Guests indulged in an array of snacks and treats, to suite even the most discerning palate. Even so, it soon was time for brunch, something we sincerely enjoyed as Master Chef Bobbie Wessels and his team are renowned for performing magic in the kitchen. Already, a less opulent cousin of The Blue Train goes by the hashtag #GoodFoodTrain. What shall we call this delightful dining experience, progressing almost imperceptibly yet at 56 MPH across the southern reaches of Africa. I have thought of the title #GlamTrain but, then again, the timeless class of this train is more of an understated thoroughbred.

I will rather show you photos of our meals as words won’t do justice. My crumbed Camembert with Cranberry Sauce was followed by a hearty soup and then the main course arrived, beef sirloin hiding a little blue rock cheese surprise to tantalise the taste buds. During all this time, our eyes feasted on the beautiful Boland mountains, vineyards, we passed Sedgwicks, home of the famous Old Brown Sherry as well as no less than five different brandies. Wine cellars, horses, farmsteads passed us silently as we enjoyed our dessert – mine was a sticky toffee pudding with ice cream. All too soon, our journey came to and end at Worcester, where we were given lovely certificates of remembrance and a rather nice ballpoint pen each, with The Blue Train’s logo inscribed on it. We thanked and greeted Lethabo and David – he is the manager in charge of the bedroom suites.

Our magic carpet ride was over and we made our way back to #LoveCapeTown

Insolence

Yesterday, we were parked opposite the Castle of Good Hope in Cape Town. I parked in such a way that I could easily get out of the parking, with the rear of the little Polo almost on the edge of the parking space. I do this because I have a problem with my neck, following an injury on one of the city’s new busses, some time ago. I don’t want to crane my neck as I almost always have a terrible headache ever since.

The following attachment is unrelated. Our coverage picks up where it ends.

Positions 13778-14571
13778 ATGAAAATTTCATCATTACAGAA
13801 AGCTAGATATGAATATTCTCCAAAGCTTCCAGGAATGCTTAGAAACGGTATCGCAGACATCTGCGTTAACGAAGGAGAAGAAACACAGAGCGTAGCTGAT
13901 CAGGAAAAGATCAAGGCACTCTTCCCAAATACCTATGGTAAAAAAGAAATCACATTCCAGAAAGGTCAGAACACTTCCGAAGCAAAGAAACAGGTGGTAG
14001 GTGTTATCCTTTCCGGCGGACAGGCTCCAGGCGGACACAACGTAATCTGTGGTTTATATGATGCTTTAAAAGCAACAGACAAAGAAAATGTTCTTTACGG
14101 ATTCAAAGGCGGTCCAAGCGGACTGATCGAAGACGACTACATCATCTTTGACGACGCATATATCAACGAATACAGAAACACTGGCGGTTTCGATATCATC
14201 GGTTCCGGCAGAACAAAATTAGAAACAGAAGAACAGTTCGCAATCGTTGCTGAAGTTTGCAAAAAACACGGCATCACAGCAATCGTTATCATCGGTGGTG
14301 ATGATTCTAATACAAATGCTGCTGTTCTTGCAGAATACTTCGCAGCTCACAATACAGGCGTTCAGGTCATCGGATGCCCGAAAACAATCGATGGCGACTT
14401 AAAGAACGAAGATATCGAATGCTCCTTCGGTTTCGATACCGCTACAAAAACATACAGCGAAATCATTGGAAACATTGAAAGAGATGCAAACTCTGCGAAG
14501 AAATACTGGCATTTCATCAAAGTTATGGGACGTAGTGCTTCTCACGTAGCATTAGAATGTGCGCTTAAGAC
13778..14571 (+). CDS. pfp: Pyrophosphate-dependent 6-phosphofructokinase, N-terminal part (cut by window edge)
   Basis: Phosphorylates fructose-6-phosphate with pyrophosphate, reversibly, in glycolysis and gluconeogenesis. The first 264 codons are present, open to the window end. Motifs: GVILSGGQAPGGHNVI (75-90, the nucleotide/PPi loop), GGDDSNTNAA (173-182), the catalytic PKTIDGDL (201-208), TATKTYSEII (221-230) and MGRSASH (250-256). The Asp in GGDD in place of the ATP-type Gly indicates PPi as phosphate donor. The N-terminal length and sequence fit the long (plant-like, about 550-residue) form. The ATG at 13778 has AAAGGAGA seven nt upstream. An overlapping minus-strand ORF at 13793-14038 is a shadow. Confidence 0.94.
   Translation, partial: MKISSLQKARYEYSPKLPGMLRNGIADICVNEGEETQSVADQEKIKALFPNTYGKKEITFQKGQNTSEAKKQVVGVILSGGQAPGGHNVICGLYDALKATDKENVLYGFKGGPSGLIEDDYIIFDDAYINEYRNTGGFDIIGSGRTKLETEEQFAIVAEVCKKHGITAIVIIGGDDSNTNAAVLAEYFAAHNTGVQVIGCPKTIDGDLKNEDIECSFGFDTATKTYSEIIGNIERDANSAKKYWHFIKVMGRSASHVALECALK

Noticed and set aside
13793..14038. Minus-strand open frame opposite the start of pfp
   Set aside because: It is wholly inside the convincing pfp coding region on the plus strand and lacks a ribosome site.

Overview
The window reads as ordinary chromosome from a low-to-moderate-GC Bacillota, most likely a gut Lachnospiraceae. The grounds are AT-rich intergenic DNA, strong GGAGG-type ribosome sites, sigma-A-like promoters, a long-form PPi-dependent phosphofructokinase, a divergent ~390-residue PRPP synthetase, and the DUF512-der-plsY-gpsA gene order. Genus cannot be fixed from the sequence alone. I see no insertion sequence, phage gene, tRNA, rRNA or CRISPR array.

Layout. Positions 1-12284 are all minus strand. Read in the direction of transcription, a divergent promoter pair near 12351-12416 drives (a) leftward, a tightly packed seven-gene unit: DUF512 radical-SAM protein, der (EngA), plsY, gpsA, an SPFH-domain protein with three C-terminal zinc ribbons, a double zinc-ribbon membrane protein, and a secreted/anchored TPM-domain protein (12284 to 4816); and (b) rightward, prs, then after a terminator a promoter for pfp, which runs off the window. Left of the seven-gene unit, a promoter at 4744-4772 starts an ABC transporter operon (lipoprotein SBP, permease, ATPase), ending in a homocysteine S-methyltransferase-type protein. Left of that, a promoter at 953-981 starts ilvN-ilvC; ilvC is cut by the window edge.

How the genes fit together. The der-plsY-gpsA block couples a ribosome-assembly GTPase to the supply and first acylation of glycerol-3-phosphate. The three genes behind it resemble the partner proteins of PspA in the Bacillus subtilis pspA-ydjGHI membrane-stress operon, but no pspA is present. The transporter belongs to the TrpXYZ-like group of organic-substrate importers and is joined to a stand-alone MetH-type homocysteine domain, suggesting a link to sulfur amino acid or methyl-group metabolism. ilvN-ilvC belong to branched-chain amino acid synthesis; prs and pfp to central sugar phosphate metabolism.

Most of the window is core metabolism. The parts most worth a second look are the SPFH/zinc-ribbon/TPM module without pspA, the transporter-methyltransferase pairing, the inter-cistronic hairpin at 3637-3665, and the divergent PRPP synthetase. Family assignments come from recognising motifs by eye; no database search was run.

Suddenly, a young female (the term “lady” would be overtly generous) drove in with her scooter, parked it sideways in front of the car, leaving me no space to exit. Even before I could get out of the car, she disappeared from sight. By the time my wife had returned from her shopping, the scooter driver was still missing.

Note: it was in my demarcated parking space that she had intruded. Also, I paid for that parking and, if I had to stay for longer, I would have had to pay even more. We are not wealthy people, me living with disability. I also do not own the car and object to an added risk of possible damage, as was quite real in this case.

I started searching in nearby stores and asked if anyone knew where the scooter driver was. In one store, a young female admitted that it was her scooter. I politely asked her to remove it so that I could leave. That is where things started going south. Already in the wrong in terms of traffic law as well as moral principles, she found it necessary to chirp at me, telling me there was enough space.

As I am a retired soldier, we have our way to deal with obstacles, so I gave her a choice to remove it her way or I could remove it my way. I then left and went into the car. She came out, followed by a white male with graying hair, who came and banged at the car’s window. He also obstructed my path by standing in front of the car as I had tried to drive off. I nearly missed him.

This is typical of the arrogance we see in Cape Town and, with seven traffic officers to a shift in a city with over four million people, imagine the chaos on our roads!

When I reported this to the City of Cape Town, they were unhelpful, as usual.

Recently, a march was held to try oust the State President. Most South Africans have become arrogant, insolent and self-righteous. They do as they please and turn on anyone opposing their bad ways. It gets blamed on the President, on the blacks, on the ruling party, while nobody else seems to want to take responsibility for their own lives.

And the City of Cape Town will forward my complaint to the relevant department, where it will disappear and be forgotten. Nothing will change, as little or nothing had changed for the better over the past decade.

Then I am in the wrong for getting angry at this?

Within an hour, a similar situation presented itself; I am on the case of the errant driver, he was reported to his bosses as well as to the Traffic Department. And I was smart enough to post his picture on social media.

Since Cape Town cannot police its own streets, we citizens will need to step in and restore order ourselves. Perhaps time has come for a national traffic department that will have teeth.